Why poetry should be heard, not seen
BY MICHAEL LIND
The proxy war in Syria between Russia and Turkey is only the latest of many clashes between these two great powers. The Russo-Turkish War of 1877-78 left its mark in Anglo-American literature and culture, when it inspired the British songwriter Percy French to write “Abdul Abulbul Amir,” a comic ballad about the fatal duel between an Ottoman soldier and a Russian soldier:
The sons of the Prophet are brave men and bold
And quite unaccustomed to fear,
But the bravest by far in the ranks of the Shah,
Was Abdul Abulbul Amir …
Now the heroes were plenty and well known to fame
In the troops that were led by the Czar,
And the bravest of these was a man by the name
Of Ivan Skavinsky Skavar.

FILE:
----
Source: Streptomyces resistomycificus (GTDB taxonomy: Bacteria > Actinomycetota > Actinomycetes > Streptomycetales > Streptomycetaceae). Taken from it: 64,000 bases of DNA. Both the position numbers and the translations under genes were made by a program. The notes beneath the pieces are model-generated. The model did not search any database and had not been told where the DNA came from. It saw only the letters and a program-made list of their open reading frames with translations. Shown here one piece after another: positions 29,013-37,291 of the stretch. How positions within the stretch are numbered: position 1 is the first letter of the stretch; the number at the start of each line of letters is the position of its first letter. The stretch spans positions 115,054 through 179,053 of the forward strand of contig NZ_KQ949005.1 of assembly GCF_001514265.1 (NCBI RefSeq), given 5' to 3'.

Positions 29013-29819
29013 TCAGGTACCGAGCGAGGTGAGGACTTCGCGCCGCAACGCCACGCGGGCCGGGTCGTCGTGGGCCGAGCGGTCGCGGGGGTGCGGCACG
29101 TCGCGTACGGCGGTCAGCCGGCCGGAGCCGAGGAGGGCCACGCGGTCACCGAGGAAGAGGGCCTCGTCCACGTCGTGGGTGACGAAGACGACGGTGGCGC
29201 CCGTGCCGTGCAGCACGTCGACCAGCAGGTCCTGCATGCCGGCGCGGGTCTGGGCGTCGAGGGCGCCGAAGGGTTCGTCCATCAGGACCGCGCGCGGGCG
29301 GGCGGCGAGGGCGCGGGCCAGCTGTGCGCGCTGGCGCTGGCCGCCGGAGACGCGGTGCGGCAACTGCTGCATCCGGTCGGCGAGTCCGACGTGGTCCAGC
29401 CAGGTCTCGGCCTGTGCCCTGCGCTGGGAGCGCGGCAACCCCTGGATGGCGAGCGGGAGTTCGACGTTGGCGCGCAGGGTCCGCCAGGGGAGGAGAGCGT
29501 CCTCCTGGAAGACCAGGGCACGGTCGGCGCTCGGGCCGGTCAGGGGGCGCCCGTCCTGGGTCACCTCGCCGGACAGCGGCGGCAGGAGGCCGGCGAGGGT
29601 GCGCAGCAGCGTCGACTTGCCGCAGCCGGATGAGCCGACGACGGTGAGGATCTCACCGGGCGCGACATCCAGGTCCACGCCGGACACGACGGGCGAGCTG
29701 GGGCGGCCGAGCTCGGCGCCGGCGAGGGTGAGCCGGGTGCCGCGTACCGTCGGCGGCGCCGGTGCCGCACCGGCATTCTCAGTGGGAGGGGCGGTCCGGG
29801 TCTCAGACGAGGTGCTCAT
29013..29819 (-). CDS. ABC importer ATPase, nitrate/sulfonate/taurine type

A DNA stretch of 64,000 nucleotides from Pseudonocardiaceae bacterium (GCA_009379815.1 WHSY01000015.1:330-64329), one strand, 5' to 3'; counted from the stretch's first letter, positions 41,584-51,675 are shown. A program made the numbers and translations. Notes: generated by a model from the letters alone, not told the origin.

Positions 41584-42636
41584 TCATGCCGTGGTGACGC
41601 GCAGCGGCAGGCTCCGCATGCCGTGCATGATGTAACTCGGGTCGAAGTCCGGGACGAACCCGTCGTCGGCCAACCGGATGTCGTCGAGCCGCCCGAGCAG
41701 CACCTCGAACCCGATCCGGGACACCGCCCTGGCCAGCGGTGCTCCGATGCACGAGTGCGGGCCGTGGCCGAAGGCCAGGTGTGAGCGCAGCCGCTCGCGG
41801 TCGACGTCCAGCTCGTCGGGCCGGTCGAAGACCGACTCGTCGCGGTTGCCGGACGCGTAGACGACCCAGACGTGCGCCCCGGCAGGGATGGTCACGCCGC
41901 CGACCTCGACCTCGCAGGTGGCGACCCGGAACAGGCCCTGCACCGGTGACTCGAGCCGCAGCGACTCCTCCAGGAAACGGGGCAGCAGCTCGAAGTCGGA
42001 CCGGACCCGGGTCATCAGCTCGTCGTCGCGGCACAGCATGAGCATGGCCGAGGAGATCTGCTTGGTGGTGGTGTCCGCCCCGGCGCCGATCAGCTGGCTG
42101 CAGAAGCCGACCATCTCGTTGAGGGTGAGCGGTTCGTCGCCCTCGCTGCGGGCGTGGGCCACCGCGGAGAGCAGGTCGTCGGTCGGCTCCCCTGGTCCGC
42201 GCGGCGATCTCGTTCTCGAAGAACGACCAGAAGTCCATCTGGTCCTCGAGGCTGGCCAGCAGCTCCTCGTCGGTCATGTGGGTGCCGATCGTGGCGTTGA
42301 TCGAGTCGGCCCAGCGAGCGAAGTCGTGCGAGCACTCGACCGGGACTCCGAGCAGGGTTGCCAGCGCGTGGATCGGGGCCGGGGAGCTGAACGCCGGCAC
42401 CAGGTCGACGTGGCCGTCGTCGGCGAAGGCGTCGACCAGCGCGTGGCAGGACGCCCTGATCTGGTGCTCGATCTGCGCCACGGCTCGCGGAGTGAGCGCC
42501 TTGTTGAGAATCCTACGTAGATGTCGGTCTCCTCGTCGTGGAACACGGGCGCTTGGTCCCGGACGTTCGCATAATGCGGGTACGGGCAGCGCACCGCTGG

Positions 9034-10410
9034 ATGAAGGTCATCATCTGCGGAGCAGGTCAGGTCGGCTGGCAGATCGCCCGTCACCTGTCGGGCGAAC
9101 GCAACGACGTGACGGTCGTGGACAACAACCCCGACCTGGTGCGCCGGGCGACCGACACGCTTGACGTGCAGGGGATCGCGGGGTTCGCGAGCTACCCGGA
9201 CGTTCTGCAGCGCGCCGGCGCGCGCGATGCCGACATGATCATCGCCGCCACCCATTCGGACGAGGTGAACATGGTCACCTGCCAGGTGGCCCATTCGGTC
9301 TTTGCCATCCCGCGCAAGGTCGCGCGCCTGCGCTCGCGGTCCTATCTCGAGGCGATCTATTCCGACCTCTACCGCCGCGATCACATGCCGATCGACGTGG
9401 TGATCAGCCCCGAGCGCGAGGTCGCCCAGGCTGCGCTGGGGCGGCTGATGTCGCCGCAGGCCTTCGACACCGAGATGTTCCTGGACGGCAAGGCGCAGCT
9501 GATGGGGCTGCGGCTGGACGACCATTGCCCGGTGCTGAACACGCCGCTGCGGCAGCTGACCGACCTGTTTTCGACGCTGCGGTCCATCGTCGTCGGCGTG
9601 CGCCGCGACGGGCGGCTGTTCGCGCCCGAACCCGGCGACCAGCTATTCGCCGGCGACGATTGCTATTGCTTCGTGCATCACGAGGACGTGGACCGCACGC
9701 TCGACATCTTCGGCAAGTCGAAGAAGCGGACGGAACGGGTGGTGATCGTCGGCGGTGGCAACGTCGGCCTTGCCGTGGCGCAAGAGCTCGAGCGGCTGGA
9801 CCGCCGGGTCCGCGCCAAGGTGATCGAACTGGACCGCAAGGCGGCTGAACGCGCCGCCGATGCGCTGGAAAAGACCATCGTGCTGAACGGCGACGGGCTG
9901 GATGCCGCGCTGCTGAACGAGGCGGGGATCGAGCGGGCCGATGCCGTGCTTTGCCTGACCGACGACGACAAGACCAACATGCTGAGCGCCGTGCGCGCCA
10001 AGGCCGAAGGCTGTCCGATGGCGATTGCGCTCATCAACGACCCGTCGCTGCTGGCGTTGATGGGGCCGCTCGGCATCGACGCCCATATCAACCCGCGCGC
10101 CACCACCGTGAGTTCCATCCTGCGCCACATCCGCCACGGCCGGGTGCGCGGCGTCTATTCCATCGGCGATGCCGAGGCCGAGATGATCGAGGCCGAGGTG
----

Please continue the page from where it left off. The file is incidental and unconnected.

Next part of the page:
Sung or recited, the ballad became a staple of vaudeville halls in Britain and college glee clubs in the United States. The late Thomas M. Disch told me he heard it recited at county fairs in the Midwest in the mid-20th century. MGM made a cartoon based on the ballad in 1941, called “Abdul the Bulbul Ameer,” which I remember having seen as a child in the 1960s. In the 1980s, the British actor and writer Stephen Fry portrayed the Russian count in a Whitbread beer advertisement on television.
Listen to Frank Crumit sing ABDUL ABULBUL AMIR (1927)